To help minimize the numbers of persons who suffer the lack of appropriate acceleration, the Acceleration Institute has conducted and presented research showing the generally positive results of a grade skip, especially when factors listed in the IAS are proactively considered/weighed in the decision-making. Two things may work against broader acceptance/adoption of acceleration:
1) Entrenched thinking of "peers" as being those of the same chronological age (rather than intellectual/academic peers)
2) Common Core has ushered in an era of extensive data collation enabling the evaluation/rating/ranking of schools and teachers based on achieving equal outcomes among their student populations. Closing achievement gaps to gain a positive evaluation/rating/ranking may often involve capping the growth of students at the top

Resources:
1. Studies conducted by the University of Iowa on the subject of acceleration,
2. Acceleration Institute,
3. A Nation Deceived (circa 2004),
4. The ten-year follow-up to A Nation Deceived: A Nation Empowered,
5. Iowa Acceleration Scale (IAS). The Iowa Acceleration Scale (IAS) is described on Hoagies Gifted Education Page here and the actual IAS, 3rd edition, is sold by Gifted Unlimited, here.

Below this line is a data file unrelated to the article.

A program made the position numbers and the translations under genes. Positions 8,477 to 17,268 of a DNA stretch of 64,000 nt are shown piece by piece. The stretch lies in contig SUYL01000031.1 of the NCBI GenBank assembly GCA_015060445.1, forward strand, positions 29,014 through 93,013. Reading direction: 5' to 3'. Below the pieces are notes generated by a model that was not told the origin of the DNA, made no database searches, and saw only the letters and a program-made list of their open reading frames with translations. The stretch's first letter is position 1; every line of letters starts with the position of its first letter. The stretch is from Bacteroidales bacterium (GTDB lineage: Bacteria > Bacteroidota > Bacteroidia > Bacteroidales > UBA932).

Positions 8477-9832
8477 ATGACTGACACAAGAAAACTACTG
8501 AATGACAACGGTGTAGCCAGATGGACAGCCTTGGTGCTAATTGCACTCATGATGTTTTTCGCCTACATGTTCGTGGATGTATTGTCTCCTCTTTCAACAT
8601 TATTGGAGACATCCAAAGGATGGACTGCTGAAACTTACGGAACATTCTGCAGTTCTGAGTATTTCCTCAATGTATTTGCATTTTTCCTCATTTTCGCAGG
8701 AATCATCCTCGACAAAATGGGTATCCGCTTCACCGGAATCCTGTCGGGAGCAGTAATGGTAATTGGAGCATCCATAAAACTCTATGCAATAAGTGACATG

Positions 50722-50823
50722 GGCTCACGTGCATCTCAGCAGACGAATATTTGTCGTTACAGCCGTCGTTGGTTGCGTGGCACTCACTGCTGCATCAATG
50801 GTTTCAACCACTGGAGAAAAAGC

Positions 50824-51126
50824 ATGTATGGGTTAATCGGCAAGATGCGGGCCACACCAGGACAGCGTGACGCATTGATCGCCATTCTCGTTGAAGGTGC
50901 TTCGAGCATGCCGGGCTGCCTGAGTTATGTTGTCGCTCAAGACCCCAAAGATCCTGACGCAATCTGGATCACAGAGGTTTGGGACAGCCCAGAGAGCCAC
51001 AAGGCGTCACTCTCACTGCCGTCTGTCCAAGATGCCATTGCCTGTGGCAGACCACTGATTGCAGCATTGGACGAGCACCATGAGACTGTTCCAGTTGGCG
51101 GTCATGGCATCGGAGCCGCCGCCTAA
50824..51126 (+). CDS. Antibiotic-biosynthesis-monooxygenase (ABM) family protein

6. Gregory Park dissertation (2011)
7. Vanderbilt - When Less is More: Effects of Grade Skipping on Adult STEM Productivity Among Mathematically Precocious Adolescents (2013)
8. Presentation of Prof. Dr. Nicholas Colangelo at Radboud Universiteit Nijmegen, Netherlands (youtube video, 41:05, published Nov 2013)
9. NAGC webinar - Acceleration: Making Informed Decisions, PowerPoint slides (2015)
10. Accelerate Illinois, report presented by Illinois Association for Gifted Children (IAGC), 2017
11. Article on Davidson Database (A10313), excerpt from A Nation Empowered, listing 20 types of acceleration
12. Article on Davidson Database (A10487) including international guidelines for acceleration.
13. NCGRE (UNCONN) Key Findings include findings on acceleration (unfortunately, the infrequent use of subject matter acceleration)
14. NOTE: If a link is broken or if the linked contents have changed (such as occurs with an update or a redesigned website), then try looking for the link in the "WayBack Machine," internet archive.